Joe Tomino: We have approached working singers by sending them a finished instrumental version for them to add vocals to. The songs we’ve composed for vocalists could easily be instrumental compositions. However, when you get back a great vocal track performed by someone who understands our vision and concept, it’s something special. We have also done some remixes for bands, and that’s a whole different approach for us. It usually involves seeing how and what the vocal may inform from an emotional and lyrical standpoint. From there, we use the tools at our disposal in the studio to come up with something that sounds inherently like Dub Trio.

3. What advice would you give to an artist struggling to put a price on their art? What was that experience like for you when Dub Trio started getting noticed years ago?

Stu Brooks: The most important thing is to not undervalue your own work. The more time you put into your art, the more value you can give it.

4. What advice would you tell your younger self?

Stu Brooks: don’t smoke; wear sunscreen. Don’t sweat the small stuff!

5. How would you describe Dub Trio and your latest album to people who haven’t yet been graced with your talents?

Stu Brooks: Dub Trio is an instrumental genre-bending Dub Reggae/Rock crossover band. In 2004, our first album was on the world music shelves in record stores, but over the years, it has progressively moved to metal, rock or experimental sections.

Defining the band with a genre has always been very challenging and confusing to new fans as well. Our latest album, the 6th that we’ve done, is entitled “The Shape of Dub to Come.” This title is more of a statement explaining our intent and describes our belief that dub is more of a process than an actual genre.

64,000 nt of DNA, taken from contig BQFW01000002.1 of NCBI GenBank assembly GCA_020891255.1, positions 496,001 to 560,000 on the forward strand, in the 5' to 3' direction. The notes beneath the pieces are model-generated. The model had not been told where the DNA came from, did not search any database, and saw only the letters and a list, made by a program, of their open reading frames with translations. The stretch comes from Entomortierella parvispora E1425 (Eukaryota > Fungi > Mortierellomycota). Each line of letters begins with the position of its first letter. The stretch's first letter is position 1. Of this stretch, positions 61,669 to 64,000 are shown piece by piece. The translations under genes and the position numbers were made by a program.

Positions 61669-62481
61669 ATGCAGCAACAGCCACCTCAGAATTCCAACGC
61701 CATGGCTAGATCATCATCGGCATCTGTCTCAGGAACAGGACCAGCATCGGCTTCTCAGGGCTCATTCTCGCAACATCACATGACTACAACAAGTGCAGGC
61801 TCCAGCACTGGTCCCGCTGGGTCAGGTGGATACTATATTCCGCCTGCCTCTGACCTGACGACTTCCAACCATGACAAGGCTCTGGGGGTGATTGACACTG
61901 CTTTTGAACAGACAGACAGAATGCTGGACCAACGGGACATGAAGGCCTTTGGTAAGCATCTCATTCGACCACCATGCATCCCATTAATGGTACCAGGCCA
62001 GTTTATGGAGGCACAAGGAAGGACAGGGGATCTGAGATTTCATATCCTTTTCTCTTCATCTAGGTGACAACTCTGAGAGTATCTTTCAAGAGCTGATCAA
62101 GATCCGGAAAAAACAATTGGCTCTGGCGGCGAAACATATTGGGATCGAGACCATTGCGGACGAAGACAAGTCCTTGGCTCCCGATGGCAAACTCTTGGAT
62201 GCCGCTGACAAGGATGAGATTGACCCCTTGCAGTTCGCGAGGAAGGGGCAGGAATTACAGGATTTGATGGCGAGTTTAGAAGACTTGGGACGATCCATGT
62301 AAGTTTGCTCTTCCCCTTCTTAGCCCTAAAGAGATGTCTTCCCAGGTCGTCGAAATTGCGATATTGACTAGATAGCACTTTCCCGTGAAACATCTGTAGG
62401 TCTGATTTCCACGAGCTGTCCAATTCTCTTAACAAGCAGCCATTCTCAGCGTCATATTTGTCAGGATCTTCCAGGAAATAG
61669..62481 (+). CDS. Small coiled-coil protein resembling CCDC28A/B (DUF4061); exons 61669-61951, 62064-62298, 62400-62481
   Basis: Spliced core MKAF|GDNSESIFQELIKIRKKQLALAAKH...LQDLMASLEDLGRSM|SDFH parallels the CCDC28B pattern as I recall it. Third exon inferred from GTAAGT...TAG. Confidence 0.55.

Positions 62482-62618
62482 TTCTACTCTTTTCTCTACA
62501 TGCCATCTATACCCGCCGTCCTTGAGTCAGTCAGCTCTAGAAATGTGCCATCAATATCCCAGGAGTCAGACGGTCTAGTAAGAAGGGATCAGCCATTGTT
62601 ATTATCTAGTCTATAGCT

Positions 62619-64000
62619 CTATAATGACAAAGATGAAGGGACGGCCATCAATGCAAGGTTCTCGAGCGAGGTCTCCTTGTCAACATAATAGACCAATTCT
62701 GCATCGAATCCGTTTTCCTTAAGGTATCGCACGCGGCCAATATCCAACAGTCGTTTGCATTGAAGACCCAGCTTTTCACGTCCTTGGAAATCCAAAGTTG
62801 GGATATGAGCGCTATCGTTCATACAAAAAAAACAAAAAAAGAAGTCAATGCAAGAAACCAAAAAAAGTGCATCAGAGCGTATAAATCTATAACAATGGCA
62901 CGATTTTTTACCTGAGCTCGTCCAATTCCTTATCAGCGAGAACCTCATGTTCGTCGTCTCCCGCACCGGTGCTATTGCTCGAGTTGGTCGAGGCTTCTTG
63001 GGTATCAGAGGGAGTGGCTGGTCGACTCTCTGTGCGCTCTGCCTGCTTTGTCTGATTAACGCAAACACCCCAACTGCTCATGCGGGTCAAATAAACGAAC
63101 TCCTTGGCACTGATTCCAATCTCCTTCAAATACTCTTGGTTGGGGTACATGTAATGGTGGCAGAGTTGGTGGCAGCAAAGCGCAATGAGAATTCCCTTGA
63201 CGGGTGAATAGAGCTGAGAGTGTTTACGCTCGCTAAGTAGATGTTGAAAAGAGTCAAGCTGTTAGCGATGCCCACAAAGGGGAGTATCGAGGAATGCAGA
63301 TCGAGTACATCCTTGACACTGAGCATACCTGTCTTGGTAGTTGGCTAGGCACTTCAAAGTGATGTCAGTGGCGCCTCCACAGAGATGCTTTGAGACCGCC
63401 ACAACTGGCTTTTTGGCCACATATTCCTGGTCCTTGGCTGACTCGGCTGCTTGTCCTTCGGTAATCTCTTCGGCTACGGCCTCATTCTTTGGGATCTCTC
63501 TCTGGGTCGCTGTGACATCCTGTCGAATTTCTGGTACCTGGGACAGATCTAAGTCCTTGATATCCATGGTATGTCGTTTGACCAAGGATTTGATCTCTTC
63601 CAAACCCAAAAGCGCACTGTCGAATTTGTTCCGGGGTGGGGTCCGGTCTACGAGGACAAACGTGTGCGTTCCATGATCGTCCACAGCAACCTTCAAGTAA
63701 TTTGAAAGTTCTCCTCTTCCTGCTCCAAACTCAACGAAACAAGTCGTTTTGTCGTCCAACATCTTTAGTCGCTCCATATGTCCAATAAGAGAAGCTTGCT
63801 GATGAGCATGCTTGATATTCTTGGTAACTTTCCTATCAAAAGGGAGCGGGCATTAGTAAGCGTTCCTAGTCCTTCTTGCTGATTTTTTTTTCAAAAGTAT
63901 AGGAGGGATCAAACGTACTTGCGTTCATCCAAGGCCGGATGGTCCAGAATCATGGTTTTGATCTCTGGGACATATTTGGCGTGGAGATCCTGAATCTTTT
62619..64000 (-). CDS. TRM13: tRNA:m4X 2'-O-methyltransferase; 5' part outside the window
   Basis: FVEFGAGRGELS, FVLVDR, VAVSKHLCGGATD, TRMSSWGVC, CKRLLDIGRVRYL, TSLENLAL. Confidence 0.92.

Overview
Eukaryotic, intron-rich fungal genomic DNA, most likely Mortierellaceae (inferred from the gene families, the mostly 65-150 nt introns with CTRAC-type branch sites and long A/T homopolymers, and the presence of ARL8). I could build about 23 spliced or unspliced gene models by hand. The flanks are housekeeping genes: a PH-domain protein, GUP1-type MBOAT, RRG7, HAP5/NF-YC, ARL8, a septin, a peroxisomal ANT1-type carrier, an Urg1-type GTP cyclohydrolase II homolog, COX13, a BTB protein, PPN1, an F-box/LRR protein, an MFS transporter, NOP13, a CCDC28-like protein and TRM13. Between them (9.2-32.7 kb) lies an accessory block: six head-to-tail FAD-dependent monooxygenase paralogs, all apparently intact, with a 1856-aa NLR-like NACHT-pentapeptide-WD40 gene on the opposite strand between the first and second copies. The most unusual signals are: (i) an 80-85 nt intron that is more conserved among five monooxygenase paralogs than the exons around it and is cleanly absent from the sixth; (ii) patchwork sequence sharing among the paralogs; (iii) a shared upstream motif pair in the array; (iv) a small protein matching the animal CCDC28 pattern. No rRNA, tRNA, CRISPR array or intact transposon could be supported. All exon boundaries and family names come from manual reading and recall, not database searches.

Traditionally, Dub is a subgenre synonymous with reggae. It came out of Jamaica in the 1960s and gave birth to the modern-day remix. Usually, dub emphasizes the “riddim,” strips back vocals and lead instruments, and turns up the bass, then “dubs out” the drums with delays, reverbs, and other effects and processes generally done by audio engineers. As it is usually a process that happens in the studio or by a sound engineer behind a desk, what we have done differently is taken the same process and developed our own technique to apply it to ourselves live on-stage. Over time, we have progressively expanded the styles of music we apply this technique. So not only reggae style songs and rhythms but also punk rock, metal, sludge, doom, noise, electronic, shoegaze, ambient, hip hop, and glitch hop.

Live, we create a unique “version” of a song every time we play it, as we improvise our dub techniques over the course of a song. We usually write a song that has a “dub section” where we create space and improvise using traditional dub sounds like reverbs, delays, filters, samples, and other effects. It can turn into a musical dialogue or conversation between the three of us. It is super fun because we can react in the moment with our respective instruments or dub effects, creating in real-time new improvised arrangements but within a predetermined form and sticking to certain parameters using the unique language that we have developed together over nearly 20 years.

This album is a culmination of 20 years of playing together. It is our first album with other vocalists besides Mike Patton.

It has King Buzzo from The Melvins, Troy Sanders from Mastodon, and Meshell Ndegeocello all as guest vocalists.

6. Anything you’d like to add?

Stu Brooks: Can’t wait to get to SB Bowl with Incubus! It will be the last show of this run, and I feel it’s a perfect place to celebrate the end of the tour!

David Holmes: Can’t wait to play Santa Barbara Bowl. We played there once before a Matisyahu’s band (on Rebelution’s Good Vibes Tour), and it was great! Dub Trio will be a whole different sonic experience! We will be sipping your finest coffee and eating your best vegan food!

Dub Trio
Thursday, September 26th, 2019 @ Santa Barbara Bowl
1122 N Milpas St, Santa Barbara, CA 93103

Tickets at or

Megan Waldrep is a freelance writer who traded life in Mexico on a 34′ sailboat for a 22′ airstream in Carpinteria, California. She also writes a relationship column called I Heart under the pen name Elizabeth Rose. What does all this mean? Find out at: 

If you liked this, catch up on the Freelance Writing series: (Part 1) Buck the System & Create a Remote Work Life